2011 is the year I came to terms with the inevitable decline of physical media. I’m behind the curve on this, but my worship of audio fidelity, physical portability and consumer freedom have held me back. Three factors have changed my curmudgeonly, compact disc hoarding ways: Bandcamp, Google Music and cheap hard disk space.
Google Music has drastically changed my listening habits at work. Instead of being stuck with the same set of albums on my portable device all day, I have my entire music collection in front of me. For all intents and purposes, Google Music looks exactly like my CD racks. Google Music did, however, force me to convert all of my music to 320 kbps MP3 files. Since I already had my music in FLAC, this was a triviality of CPU horsepower and disk space.
Sure, I still like to sit and admire the loaded, looming CD racks in my living room. But my house isn’t getting any bigger, and my hard drives are. Despite the best efforts of flooding in Thailand, hard drive space is still ridiculously cheap. I’m now able to store my entire music collection in three formats and back it all up correctly. Yes, I’m a bit loony.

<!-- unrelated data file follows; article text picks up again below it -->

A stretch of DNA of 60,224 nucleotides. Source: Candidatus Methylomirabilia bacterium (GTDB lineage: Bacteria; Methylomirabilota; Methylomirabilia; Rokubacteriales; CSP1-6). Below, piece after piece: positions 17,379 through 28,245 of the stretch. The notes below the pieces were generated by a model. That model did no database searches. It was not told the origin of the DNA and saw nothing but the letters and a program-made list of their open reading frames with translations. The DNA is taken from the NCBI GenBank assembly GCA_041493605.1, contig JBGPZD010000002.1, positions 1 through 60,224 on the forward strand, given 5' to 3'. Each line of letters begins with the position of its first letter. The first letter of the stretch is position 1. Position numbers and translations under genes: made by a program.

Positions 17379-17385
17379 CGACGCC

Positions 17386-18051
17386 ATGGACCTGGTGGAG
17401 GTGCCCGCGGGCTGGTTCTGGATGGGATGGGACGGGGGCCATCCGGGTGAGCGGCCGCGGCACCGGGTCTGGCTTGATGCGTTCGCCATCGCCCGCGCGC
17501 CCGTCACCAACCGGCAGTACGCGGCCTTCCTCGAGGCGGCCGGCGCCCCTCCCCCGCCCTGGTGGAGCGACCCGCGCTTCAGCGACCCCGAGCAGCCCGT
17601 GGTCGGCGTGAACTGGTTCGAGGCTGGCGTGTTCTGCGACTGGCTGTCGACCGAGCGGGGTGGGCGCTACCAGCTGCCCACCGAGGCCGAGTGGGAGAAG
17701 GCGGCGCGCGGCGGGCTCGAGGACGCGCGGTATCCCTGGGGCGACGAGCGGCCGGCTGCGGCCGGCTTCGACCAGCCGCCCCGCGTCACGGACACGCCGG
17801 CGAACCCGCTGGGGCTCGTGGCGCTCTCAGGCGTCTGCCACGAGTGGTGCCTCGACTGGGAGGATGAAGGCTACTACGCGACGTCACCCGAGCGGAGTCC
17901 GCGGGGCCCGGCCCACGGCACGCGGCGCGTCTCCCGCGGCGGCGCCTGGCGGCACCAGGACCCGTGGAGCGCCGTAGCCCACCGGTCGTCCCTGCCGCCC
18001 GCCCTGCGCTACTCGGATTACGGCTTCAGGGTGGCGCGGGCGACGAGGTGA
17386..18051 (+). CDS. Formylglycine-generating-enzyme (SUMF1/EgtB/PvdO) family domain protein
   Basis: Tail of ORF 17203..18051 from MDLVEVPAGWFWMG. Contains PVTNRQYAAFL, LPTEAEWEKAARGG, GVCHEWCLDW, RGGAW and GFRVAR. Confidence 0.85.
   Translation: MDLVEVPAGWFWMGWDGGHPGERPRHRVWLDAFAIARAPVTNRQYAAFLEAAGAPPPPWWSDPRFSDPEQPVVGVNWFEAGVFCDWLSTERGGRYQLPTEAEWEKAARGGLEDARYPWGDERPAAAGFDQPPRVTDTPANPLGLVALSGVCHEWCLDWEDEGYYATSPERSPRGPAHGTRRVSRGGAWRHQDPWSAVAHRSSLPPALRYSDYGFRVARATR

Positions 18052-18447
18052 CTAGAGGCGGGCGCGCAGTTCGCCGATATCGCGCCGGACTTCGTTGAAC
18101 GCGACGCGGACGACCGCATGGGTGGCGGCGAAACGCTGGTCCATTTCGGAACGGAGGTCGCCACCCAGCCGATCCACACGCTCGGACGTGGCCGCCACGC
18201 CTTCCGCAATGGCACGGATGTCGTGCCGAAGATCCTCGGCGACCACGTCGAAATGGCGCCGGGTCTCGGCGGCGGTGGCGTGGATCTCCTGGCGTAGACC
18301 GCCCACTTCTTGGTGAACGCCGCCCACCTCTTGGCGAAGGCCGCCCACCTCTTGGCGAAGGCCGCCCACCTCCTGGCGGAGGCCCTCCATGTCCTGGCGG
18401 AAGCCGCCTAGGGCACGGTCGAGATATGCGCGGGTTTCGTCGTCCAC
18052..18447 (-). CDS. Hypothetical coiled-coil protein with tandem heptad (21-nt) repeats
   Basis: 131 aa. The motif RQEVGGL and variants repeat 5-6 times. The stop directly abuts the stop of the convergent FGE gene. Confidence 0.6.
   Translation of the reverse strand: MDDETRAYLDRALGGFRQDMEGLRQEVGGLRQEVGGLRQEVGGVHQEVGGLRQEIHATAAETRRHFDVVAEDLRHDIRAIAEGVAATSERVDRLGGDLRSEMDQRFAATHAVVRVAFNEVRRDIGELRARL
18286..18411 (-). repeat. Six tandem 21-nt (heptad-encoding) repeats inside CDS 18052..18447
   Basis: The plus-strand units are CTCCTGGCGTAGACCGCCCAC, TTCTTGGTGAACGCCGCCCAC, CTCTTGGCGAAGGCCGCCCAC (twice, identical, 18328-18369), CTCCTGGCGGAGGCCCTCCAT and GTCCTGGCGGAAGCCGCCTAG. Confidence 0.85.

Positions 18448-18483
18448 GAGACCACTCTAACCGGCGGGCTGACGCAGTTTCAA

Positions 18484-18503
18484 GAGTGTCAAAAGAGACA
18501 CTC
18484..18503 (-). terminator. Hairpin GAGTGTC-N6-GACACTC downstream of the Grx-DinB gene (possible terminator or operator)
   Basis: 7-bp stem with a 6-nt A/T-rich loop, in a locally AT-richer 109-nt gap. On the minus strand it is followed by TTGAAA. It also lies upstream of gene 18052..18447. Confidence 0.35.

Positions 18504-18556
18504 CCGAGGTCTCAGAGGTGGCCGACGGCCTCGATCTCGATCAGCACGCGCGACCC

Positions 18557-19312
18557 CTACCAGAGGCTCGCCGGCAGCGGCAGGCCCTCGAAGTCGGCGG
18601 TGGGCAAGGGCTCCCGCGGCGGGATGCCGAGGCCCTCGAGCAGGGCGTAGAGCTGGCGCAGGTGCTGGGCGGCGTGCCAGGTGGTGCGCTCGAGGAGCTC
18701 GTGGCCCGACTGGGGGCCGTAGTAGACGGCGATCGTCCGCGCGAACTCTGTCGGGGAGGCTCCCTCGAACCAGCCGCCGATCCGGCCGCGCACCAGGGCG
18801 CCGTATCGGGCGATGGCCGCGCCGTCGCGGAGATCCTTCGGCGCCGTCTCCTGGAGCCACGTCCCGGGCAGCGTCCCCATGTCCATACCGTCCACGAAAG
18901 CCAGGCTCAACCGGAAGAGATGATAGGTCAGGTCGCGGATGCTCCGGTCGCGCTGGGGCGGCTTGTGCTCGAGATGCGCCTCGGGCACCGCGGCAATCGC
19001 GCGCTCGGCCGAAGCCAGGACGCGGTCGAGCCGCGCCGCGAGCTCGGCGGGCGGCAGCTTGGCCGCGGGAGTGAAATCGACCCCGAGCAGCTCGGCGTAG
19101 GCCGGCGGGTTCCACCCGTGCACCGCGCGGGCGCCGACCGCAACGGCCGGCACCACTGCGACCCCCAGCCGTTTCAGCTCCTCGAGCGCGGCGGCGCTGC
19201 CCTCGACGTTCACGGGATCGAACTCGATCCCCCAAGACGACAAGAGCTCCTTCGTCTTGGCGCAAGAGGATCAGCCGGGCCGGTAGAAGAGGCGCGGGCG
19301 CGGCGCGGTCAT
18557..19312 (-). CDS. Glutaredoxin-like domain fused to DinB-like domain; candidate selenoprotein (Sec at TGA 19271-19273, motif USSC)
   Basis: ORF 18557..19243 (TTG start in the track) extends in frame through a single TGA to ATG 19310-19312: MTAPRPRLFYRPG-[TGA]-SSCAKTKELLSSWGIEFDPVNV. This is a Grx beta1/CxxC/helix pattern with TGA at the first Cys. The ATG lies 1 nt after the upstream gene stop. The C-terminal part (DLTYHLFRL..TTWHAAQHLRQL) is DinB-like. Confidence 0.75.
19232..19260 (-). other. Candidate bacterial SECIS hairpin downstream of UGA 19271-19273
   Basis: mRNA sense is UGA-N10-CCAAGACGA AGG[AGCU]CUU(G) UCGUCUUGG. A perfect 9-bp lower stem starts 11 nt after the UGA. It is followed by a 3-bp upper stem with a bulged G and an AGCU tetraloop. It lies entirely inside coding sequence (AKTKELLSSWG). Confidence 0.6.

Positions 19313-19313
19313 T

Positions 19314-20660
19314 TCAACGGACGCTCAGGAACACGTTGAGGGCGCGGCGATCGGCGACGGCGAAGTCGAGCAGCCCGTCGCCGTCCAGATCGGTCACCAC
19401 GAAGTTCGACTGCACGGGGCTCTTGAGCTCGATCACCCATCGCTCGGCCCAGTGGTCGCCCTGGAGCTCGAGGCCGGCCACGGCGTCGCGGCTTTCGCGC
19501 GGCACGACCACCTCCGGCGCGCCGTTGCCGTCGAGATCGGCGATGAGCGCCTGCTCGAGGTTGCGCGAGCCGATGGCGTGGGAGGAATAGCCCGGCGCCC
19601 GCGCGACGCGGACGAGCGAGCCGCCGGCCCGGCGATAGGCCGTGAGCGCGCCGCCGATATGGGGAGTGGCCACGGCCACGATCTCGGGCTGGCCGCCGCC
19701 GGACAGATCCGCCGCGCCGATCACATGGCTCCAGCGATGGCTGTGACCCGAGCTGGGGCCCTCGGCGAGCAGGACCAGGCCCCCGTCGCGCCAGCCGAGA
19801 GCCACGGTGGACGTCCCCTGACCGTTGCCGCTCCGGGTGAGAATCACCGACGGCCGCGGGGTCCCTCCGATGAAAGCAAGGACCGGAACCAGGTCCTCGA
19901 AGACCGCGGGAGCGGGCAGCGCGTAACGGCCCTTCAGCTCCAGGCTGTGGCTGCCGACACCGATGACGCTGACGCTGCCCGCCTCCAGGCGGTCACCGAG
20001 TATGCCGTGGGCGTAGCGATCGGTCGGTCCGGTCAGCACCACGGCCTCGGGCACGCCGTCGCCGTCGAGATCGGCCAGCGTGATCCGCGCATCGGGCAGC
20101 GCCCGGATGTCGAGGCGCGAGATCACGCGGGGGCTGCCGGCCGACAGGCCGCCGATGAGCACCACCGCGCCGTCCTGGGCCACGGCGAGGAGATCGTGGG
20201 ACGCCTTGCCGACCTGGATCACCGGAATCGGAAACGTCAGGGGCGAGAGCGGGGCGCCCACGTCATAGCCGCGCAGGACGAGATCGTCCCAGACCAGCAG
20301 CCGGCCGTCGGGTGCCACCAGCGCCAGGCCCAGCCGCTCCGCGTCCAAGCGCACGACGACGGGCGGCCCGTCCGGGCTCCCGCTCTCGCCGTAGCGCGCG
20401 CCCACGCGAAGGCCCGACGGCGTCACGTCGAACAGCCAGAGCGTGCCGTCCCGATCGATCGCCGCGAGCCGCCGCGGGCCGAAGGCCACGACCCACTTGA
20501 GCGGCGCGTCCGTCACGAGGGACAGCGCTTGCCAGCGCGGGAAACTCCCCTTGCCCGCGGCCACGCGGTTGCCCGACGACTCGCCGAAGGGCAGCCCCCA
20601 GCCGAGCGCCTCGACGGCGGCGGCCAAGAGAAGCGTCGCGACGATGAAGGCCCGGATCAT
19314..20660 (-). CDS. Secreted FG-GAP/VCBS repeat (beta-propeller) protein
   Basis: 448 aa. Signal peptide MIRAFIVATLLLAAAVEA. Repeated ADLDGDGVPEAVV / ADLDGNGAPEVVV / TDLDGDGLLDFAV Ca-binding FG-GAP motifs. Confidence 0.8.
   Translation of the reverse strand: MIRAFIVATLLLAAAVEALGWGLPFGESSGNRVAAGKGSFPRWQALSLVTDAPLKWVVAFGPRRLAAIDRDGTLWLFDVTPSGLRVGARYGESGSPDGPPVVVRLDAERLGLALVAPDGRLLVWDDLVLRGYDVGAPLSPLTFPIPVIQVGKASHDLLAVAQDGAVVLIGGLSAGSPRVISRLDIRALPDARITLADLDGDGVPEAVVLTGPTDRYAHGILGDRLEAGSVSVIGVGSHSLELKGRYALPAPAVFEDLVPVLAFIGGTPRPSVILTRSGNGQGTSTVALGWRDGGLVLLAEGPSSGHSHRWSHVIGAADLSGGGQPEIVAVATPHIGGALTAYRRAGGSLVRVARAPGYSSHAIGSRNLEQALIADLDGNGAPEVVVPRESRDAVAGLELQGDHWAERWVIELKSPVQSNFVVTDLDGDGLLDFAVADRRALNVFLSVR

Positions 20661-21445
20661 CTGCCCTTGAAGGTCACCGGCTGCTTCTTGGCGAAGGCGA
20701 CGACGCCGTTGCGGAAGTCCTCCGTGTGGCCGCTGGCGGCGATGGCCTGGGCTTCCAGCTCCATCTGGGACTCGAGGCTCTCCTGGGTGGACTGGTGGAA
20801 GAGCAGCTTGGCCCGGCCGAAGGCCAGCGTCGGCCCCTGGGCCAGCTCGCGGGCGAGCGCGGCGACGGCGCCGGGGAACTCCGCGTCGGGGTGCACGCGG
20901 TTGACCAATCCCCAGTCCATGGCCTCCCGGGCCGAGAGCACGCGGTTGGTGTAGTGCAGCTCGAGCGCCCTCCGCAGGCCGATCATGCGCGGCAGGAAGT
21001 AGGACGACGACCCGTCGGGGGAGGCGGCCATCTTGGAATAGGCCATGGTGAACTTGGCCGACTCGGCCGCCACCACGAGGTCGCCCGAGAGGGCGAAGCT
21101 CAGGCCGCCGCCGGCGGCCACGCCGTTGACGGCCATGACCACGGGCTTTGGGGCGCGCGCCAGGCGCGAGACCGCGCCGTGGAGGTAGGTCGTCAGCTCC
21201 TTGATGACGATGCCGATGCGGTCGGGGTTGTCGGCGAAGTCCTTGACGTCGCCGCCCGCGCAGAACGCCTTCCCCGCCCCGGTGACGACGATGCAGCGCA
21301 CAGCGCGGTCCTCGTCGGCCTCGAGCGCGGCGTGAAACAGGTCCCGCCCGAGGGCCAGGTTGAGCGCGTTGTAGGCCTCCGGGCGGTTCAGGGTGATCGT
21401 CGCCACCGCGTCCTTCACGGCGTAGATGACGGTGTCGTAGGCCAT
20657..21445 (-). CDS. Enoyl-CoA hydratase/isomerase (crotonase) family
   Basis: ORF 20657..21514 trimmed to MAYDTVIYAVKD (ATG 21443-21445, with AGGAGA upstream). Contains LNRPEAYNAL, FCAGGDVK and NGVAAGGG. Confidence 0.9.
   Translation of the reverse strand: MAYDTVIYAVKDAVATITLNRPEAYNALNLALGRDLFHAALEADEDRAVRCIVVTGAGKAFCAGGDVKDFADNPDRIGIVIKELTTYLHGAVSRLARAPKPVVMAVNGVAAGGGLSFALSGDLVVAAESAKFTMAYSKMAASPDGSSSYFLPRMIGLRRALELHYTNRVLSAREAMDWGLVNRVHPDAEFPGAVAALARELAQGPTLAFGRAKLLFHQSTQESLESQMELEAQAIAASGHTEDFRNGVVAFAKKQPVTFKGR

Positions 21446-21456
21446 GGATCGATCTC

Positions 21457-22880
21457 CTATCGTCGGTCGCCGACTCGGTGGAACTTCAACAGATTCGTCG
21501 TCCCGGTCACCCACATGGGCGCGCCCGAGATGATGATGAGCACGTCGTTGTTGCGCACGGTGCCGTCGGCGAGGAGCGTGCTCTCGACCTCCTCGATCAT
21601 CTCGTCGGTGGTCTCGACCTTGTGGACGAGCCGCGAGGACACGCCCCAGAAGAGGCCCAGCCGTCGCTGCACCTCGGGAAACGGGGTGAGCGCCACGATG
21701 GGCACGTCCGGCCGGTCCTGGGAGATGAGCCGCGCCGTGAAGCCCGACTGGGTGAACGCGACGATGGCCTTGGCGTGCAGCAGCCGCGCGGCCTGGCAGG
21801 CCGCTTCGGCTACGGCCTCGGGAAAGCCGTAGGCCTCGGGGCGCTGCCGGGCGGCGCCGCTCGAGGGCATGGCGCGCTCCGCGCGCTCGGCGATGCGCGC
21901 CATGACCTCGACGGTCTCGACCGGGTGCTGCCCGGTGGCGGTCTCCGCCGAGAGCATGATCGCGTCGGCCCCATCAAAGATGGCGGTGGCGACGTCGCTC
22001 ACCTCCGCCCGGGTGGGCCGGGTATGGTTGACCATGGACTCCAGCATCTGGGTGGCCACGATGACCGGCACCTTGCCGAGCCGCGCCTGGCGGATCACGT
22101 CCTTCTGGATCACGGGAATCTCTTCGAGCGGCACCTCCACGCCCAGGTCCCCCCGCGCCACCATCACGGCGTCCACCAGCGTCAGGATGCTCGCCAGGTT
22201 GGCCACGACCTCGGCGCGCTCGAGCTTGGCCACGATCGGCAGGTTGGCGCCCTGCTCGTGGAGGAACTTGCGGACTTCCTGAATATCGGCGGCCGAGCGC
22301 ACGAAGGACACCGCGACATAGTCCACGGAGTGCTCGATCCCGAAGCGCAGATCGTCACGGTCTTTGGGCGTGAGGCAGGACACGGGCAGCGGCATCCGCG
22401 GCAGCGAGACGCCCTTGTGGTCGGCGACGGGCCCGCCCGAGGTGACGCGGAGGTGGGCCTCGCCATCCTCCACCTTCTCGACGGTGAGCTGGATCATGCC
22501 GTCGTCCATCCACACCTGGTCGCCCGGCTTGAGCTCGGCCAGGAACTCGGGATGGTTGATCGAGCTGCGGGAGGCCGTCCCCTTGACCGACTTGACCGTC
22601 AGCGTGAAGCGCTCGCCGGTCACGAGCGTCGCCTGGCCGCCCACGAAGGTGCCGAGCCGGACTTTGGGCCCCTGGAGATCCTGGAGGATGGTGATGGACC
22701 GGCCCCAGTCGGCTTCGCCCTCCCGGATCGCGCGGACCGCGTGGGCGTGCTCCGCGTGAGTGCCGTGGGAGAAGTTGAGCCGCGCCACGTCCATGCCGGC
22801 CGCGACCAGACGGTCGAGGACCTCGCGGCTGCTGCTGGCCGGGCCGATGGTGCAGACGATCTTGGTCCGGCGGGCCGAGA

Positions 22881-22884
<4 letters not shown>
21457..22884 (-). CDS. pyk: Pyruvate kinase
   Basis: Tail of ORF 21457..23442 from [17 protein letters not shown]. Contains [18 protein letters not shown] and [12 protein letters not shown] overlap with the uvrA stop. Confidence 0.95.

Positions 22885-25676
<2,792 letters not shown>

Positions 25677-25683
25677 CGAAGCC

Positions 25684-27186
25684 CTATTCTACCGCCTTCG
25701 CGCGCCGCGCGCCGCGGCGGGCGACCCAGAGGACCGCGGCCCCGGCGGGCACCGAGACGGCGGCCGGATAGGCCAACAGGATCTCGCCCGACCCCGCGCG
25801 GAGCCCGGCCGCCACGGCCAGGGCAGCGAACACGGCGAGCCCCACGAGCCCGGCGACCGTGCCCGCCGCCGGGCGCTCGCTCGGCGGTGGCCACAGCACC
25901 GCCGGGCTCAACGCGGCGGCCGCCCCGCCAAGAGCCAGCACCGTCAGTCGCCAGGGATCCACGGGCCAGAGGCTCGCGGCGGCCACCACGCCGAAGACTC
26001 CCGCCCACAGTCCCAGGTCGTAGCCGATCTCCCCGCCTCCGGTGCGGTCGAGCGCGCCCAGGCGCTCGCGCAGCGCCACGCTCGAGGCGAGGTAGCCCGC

Somewhere in the confluence of these factors, I made a mental leap. I started to regard my “music collection” as something greater than the physical shelves of CDs. The bits are ubiquitous enough to have changed my idea of ownership. I now feel just as comfortable buying an album from Bandcamp as I do purchasing a CD.
I’m never going to get rid of my CD collection, and I certainly won’t stop buying them; I probably just won’t buy quite as many. Now the rest of the record labels just need to get a clue and sell music through Bandcamp; my dollars are waiting.
As an aside, this excellent blog is an incredibly useful, ongoing summation of all the metal to be found on Bandcamp.